This is article number ten in the series highlighting the transition of my 401k portfolio from one of mutual funds to one focusing on the dividend growth investing strategy. This strategy shift has moved investments from a mindless accumulation of mutual funds in the hopes of capital appreciation to an active management of capital focused on building a growing source of dividend income that I hope will eventually fund my retirement.
Market Overview and Portfolio Highlights
Much like in the first quarter, market volatility continued in the second quarter of 2015, with the S&P rising as much as 3.25% during the quarter to end pretty much flat for the period.
^SPX data by YCharts
My portfolio did much the same, as it hit new highs in May before pulling back with the market to end the period. Overall, when considering new money added to the account, the portfolio was up slightly quarter over quarter.
What the portfolio lacked in capital gains, it made up for with dividend growth, which is what the focus of the portfolio is all about.
The $352.59 for the quarter was a new all-time high and was a 5.5% increase over the first quarter and a 27.0% gain year over year. This was driven mostly by organic dividend growth, but was also impacted by added capital purchasing new positions and reinvestment of dividends working their compounding magic.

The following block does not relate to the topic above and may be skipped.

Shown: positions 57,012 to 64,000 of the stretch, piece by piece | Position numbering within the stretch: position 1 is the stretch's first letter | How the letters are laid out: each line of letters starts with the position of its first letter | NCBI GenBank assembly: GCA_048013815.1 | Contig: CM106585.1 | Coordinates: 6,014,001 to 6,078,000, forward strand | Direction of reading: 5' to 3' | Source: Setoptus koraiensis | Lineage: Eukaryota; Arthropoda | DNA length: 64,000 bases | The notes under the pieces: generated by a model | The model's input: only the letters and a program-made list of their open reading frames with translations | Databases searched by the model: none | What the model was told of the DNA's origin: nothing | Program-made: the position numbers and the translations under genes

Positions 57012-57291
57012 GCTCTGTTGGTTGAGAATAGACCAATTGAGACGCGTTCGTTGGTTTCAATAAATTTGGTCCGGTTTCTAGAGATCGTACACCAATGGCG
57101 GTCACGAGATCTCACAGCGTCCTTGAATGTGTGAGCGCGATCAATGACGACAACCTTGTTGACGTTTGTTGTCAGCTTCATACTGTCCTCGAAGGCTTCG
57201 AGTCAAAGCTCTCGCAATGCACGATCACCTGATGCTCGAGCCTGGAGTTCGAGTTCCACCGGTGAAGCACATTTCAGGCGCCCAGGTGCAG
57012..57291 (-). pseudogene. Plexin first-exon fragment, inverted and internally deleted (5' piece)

Now that Q2 is complete it appears my goal set at the beginning of the year for $1380 in annual income will end up being easily reached, as I'm nearly halfway to that point with recently announced dividend increases set to create even more income growth in the second half of the year.
Speaking of that growth, here are all of the dividend increases that were announced during the quarter.
|Date||Company||Previous Quarterly Rate||New Quarterly Rate||Sequential Increase||Year Ago Dividend||YoY Increase||Forward Dividend Yield|
The 12.29% year over year increase is down slightly from last quarter's announced 13.5% increases, but I certainly will not be complaining about a greater than double-digit average.
Another thing to note, in addition to the increases shown, Cracker Barrel also announced a $3.00 per share special dividend to be paid with the regular dividend.
I made four trades in the portfolio this quarter as I made an effort to upgrade the quality of my holdings and also worked to take advantage of the pullback seen in the REIT and utility sectors.
On April 21, I decided to finally cut ties with TAL International Group (NYSE:TAL) after it announced a 6th consecutive dividend payout at $0.72 per share and continued to see declining fundamentals. I sold for a loss, but as you can see, avoided another 25.5% decline by getting out when I did. TAL was replaced with STAG Industrial, which offers a slightly lower, yet still attractive yield of 6.7%. I previously shared my thoughts on the company with: "Aiming My Sights On A Beaten Down STAG Industrial".